“This idea occurred to me that hit me like a bolt of lightning,” Phil says. “I’ve never had such a crystal clear moment before or since that if I could do something with a camera that makes people talk, this is what I’m supposed to do with my life. That day I changed my major to film and television and I’ve never looked back.”

Filming in the bush

Phil worked on the student crew that produced Oral Roberts’ television show and also worked there after graduation before opening Cooke Pictures in 1991.

“We took off from there,” he says.

He has produced media in some 50 countries, often in harrowing circumstances, such as when he nearly fell out of a helicopter while filming a crusade in Jamaica.

“Filming for nonprofits, you don’t go to London and Paris and Rome,” Phil says. “You tend to go to Third World countries, the desert, the jungle. I’ve lived with the Bedouins in the Middle East. I’ve been through two military coups in Uganda and Nigeria.

“Just by the nature of what we do, as we try to help nonprofit organizations tell their story more effectively, we go and film the work they do. Sometimes that’s in pretty remote and often scary places.”

Phil says he earned a doctorate in theology because his company works with so many ministries and he is fascinated by theology. He also says the number of Christians in Hollywood, long considered anti–Christian, would surprise many people.

Lead with your talent

“Hollywood is not as anti–Christian or as anti–family as people might suppose,” he says. “There are people in Hollywood who worship rocks and hug trees, so being a Christian is not that weird. The important thing is that you lead with your talent and your gift and not with your faith. That’s what opens doors for you to share your faith.”

Phil says he finds that people respond if he shows up on the set and is an effective producer, director, and writer.

Cooke Pictures has prepared trailers for such movies as “The Chronicles of Narnia,” “The Blindside,” “Book of Eli,” “Act of Valor” and many more. His latest book, Unique: Telling Your Story in the Age of Brands and Social Media, lays out his vision.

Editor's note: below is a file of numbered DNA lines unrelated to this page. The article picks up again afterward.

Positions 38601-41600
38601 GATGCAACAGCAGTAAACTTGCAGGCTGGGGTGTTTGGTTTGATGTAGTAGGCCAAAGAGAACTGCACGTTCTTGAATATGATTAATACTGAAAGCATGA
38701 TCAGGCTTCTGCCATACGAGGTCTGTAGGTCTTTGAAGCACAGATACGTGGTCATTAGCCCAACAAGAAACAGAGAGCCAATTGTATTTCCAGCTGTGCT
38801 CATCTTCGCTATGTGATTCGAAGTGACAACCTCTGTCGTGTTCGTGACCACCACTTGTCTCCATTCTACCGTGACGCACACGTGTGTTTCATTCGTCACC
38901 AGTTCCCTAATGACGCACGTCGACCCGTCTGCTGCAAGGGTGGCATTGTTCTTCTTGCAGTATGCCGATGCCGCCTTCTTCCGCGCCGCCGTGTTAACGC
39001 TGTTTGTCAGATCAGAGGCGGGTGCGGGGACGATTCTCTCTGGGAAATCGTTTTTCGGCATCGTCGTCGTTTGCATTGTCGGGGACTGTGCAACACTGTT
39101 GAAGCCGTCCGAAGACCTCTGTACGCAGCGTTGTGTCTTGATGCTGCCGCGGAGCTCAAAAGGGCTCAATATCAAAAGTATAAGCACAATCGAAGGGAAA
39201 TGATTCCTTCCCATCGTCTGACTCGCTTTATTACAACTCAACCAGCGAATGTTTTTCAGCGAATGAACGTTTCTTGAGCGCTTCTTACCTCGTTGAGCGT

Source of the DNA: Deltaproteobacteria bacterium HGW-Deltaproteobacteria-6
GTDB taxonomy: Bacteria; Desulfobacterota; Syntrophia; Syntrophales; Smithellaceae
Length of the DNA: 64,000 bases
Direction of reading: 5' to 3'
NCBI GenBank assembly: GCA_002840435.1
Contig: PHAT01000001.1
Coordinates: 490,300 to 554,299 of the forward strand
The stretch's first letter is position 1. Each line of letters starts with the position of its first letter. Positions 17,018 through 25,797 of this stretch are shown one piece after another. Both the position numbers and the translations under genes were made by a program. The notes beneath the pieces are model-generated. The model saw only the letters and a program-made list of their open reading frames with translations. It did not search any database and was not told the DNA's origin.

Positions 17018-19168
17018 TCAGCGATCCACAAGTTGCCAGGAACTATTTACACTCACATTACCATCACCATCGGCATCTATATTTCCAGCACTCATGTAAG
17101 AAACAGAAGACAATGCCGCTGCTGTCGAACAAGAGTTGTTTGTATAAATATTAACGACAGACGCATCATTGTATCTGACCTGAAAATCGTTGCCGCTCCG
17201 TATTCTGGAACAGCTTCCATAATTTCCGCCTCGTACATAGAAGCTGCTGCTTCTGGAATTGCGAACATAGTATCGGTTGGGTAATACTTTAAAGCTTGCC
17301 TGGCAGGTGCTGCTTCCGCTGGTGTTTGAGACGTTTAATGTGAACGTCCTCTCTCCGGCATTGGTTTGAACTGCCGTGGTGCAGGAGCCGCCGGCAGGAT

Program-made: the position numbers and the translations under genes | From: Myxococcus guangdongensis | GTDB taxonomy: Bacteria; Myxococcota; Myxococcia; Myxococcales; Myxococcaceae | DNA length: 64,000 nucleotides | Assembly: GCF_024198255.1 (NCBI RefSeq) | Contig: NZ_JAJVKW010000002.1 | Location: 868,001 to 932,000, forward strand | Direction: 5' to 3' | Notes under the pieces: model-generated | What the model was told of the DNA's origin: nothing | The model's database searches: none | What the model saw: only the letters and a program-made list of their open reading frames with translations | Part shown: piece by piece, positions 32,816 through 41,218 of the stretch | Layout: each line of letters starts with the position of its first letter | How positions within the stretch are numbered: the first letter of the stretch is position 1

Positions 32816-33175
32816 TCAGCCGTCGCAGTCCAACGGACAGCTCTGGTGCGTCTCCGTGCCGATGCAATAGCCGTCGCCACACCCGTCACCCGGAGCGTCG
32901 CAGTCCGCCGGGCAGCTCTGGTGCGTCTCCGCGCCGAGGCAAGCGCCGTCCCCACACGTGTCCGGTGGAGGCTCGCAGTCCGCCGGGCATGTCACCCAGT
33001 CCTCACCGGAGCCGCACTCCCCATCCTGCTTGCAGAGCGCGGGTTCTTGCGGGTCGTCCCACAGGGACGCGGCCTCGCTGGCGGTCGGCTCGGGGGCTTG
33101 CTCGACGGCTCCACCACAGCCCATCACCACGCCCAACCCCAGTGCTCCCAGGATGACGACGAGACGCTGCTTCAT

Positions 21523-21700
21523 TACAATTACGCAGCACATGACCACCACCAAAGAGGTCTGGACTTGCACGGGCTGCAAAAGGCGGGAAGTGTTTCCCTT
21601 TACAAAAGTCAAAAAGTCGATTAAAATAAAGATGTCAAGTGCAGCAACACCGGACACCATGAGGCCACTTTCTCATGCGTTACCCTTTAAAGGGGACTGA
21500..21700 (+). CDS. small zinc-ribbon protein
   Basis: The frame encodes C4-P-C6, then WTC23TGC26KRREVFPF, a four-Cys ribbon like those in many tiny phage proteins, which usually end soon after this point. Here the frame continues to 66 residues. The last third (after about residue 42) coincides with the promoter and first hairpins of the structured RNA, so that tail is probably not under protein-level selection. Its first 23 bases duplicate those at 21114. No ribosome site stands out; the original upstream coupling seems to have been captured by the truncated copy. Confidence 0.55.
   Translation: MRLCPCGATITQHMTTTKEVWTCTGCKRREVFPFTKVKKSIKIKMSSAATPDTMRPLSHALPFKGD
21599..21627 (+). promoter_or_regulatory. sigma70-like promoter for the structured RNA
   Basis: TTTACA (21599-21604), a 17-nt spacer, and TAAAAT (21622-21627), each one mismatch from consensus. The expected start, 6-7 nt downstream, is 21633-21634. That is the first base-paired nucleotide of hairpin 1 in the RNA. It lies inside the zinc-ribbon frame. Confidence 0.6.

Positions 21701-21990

“If I prove my ability first, they’ll listen to whatever I say,” Phil says. “I think the mistake Christians make in places like Hollywood is we show up with our testimony first, and they’re not interested in that.”

But Phil doesn’t hide his testimony.

“I’ve been very open about my faith and sharing my faith, and the truth is there are hundreds and hundreds of very serious Christians working in the industry at a number of different levels. We’re seeing some real change happen from the inside, which is fascinating.”

Phil used to attend Jack Hayford’s The Church On the Way in Van Nuys, Calif., but he and his wife Kathleen now go to the LA–based Bel Air Presbyterian Church, which features a huge outreach to the entertainment industry.

Influence Lab

Phil also recently launched a nonprofit called The Influence Lab, which is busy “developing a global strategy for training a new generation of Christian media professionals,” according to the website www.influencelab.com.

A Christian radio station executive from Thailand recently told him, “I don’t need more preachers, but if I could have a web developer for two weeks, it would transform our ministry.”

Noting that there will soon be more mobile devices in the world than people, Phil says Christians have to understand that the country known as Facebook—or whatever online entity becomes cool and hip in the future—is the new mission field.

“We’ve got to understand it’s not about digging ditches so much anymore, although that’s great,” Phil says. “It’s not about building homes anymore, although that’s great. Really, we need to train mission organizations globally on media and technology.

“If I could send them a video camera guy; if I could send them a social media expert; if I could send them video editors, it would have a huge impact on missions organizations.”